That just cracked me up…

    If I turned off that stuff on my daughter’s phone, it would be murder by iPhone… Surely with that all turned off, you would be better buying an old Nintendo DS !!!

    This put a smile on my face. Thank You!

    Share
    1. Keep in mind that it is no longer a phone as I do not have the device on our family voice or data plan. It is now just being used as an iPod with a camera. Skype over wifi will suffice for now. If I was going to activate a new line, I would have at least spent the $99 and got her a 3GS.

      Share
  4. Thanks for the great tips! Sounds like you’ve guaranteed some more gaming lifespan from your old 3G.

    Share
    1. And that is pretty much what it is being used as. It has replaced her fisher price digital camera, her leapster leap pad, and her ipod nano all in one device. Originally I was turning unused features off in an effort to preserve battery life for the camera, ipod and games. Had no idea at the time that it would turn out to be a prescribed means to increase performance.

      Share
  5. So if I turn off just about everything on my iphone, turn it into an ipod from 3 years ago, the performance will go up?

    Well, gee. Thanks!

    Share
    1. The movies playback at the same speed, the music is just as clear, and the games are still just as fun as they were three years ago.

      Share
  6. THANK YOU, by just switching off spotlight (what I didn’t use much on the iPhone) I got some performance back and will make the wait for the white iPhone 4 must easier!!!

    Share
  7. giovanni1975 Friday, July 30, 2010

    I did this also with my 3G phone but it made no difference. So I downgraded to software version 3 and my iPhone is now practically lightning speed! I’m so happy – it’s like a brand new phone again. So no need to buy a new iPhone this year methinks.

    Share
  8. I’ve not upgraded my own 3G precisely for fears that it might negatively impact performance–not that I didn’t try, a couple of times already. But the other major reason I’ve decided to forego iOS 4–at least for now–has to do with how long it takes to upgrade.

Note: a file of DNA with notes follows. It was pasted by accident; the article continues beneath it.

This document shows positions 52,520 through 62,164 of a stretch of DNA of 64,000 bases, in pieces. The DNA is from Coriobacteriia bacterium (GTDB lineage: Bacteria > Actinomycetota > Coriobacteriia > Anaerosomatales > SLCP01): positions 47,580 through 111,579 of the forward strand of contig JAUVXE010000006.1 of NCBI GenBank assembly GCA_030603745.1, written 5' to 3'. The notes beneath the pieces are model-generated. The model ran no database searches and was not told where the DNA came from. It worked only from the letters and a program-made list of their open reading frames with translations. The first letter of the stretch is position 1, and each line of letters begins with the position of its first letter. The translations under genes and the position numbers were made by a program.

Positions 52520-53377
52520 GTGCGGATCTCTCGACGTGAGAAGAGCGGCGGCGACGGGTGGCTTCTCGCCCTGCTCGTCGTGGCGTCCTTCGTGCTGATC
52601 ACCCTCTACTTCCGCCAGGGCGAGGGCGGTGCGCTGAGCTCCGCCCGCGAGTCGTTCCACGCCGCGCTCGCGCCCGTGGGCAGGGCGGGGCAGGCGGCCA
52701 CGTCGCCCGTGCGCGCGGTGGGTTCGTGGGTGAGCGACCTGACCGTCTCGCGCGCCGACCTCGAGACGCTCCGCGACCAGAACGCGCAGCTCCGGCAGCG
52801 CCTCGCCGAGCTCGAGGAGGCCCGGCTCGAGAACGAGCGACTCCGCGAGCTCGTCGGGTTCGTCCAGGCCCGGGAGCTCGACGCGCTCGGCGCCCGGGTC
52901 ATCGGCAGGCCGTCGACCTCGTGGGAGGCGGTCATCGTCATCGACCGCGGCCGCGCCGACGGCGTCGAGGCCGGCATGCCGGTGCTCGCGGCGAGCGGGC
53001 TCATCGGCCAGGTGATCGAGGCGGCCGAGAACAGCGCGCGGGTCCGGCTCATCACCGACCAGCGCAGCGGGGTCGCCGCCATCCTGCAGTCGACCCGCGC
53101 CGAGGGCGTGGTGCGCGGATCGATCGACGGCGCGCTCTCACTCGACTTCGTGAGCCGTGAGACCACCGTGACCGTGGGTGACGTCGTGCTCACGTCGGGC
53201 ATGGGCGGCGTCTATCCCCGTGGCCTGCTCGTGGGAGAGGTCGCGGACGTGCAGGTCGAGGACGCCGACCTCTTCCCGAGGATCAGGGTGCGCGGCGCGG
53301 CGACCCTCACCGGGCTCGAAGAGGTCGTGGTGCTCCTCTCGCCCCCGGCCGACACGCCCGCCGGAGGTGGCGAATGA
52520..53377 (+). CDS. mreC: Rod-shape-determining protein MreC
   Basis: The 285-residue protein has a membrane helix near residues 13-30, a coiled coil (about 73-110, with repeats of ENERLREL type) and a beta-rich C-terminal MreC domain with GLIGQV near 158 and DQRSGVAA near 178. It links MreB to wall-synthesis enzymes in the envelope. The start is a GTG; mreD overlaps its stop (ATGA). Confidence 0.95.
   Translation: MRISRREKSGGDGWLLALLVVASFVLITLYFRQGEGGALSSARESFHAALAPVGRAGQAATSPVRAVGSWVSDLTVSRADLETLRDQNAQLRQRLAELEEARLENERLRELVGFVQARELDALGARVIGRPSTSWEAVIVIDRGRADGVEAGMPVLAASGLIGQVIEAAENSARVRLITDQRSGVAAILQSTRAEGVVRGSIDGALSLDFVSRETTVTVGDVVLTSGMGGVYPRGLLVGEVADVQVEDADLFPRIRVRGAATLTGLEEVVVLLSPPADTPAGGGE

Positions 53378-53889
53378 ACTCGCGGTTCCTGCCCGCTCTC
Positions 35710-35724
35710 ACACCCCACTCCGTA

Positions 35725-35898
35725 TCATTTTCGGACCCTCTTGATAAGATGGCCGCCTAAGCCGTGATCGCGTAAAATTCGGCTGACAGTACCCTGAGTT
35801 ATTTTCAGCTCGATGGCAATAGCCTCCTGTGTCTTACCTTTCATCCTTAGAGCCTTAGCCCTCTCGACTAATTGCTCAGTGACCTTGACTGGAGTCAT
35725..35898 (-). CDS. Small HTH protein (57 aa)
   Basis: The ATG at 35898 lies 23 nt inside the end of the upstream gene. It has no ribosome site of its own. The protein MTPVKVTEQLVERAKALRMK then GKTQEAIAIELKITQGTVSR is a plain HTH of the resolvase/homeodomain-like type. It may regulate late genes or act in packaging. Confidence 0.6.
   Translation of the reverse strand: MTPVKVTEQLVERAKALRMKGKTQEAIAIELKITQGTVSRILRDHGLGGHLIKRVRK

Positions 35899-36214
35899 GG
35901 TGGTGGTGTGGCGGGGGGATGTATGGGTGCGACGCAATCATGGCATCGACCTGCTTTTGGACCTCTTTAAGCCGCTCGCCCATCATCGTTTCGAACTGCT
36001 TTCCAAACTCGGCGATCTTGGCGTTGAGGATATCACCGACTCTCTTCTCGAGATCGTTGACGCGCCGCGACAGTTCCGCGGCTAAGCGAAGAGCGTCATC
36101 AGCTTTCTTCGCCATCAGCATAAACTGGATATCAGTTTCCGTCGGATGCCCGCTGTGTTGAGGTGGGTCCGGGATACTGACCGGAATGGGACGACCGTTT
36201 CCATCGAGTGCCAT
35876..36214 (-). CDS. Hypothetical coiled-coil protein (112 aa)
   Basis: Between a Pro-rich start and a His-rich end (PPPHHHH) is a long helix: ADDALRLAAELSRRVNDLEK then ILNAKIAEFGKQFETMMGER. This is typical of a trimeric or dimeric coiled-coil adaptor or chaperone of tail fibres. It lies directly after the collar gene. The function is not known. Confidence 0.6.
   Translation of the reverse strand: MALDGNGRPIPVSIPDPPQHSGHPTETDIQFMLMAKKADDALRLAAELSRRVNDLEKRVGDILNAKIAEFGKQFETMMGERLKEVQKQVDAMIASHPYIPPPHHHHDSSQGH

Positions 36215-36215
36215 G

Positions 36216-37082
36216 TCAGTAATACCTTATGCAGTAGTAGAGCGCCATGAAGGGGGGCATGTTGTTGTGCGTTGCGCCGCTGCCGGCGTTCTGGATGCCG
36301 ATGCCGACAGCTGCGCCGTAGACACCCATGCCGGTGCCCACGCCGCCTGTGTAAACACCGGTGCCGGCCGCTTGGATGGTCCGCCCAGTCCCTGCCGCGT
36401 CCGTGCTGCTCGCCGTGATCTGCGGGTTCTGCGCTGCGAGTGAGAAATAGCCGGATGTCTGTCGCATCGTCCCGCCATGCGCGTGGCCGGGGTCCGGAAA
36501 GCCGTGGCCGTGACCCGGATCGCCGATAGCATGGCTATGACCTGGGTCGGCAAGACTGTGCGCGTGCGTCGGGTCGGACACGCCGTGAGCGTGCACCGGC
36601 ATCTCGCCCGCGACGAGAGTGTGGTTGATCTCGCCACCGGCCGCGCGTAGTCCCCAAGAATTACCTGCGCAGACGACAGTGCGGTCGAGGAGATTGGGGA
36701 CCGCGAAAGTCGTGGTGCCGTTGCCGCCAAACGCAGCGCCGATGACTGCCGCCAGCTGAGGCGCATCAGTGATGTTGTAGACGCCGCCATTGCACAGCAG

I can’t be without the use of my phone for hours at a time. Even trying to upgrade overnight was taking too long. So I guess I’ll be enjoying iOS 4 whenever I “upgrade” to a new iPhone…

    Share
  9. Ummm yeah if you turn off 90% of its features what is left is probably going to run good.

    How you can compare what you did to people like me that have a 3G, provided by work, that tried to use the phone in the same way they did before the iOS upgrade, makes me seriously wonder about your subjectivity.

    Turning off spotlight helped a little. Going back to 3.1.3 was like getting a new phone. 3G + iOS 4.x = FAIL.

    Share
    1. As stated, I have two 3G phones to work with, and the second will remain 3.1.3 for now. I offered up my observations on the feature gains of iOS4 on a 3G in an earlier post. http://bit.ly/cqMk3X

      As for my subjectivity, I have a test and a control unit to work with. The comparison between the two is noticeable. Yes, my iPhone SDK 3.1.3 3G executes ‘stock’ features faster than my iOS 4 3G. Neither are ‘phones’ any more as the do not have voice or data plans. They are both WiFi only devices now.

      Share
  10. very funny, when you said… What I didn’t realize was that I was unknowingly configuring the iPhone 3G for the best possible performance running iOS 4. The battery life has been phenomenal since the update….

    You just mentioned before that line that you turned off the Notifications, Sounds, Vibrations, Bluetooth, Location Services, 3G Data, Cellular Data, Data Roaming, iPod Controls.. therefore that’s the reason the battery life is improved.

    Share
    1. My original goal was solely to improve battery life, nothing more than that. The welcomed outcome was similar (to slightly degraded) performance to that of my iPhone 3.1.3 3G in addition to drastically improved battery life.

      Since it is now primarily a gaming device, once the game has loaded, it appears to perform as well as before I upgraded. The games are definitely playable, and still jut as fun.

      Share

Comments have been disabled for this post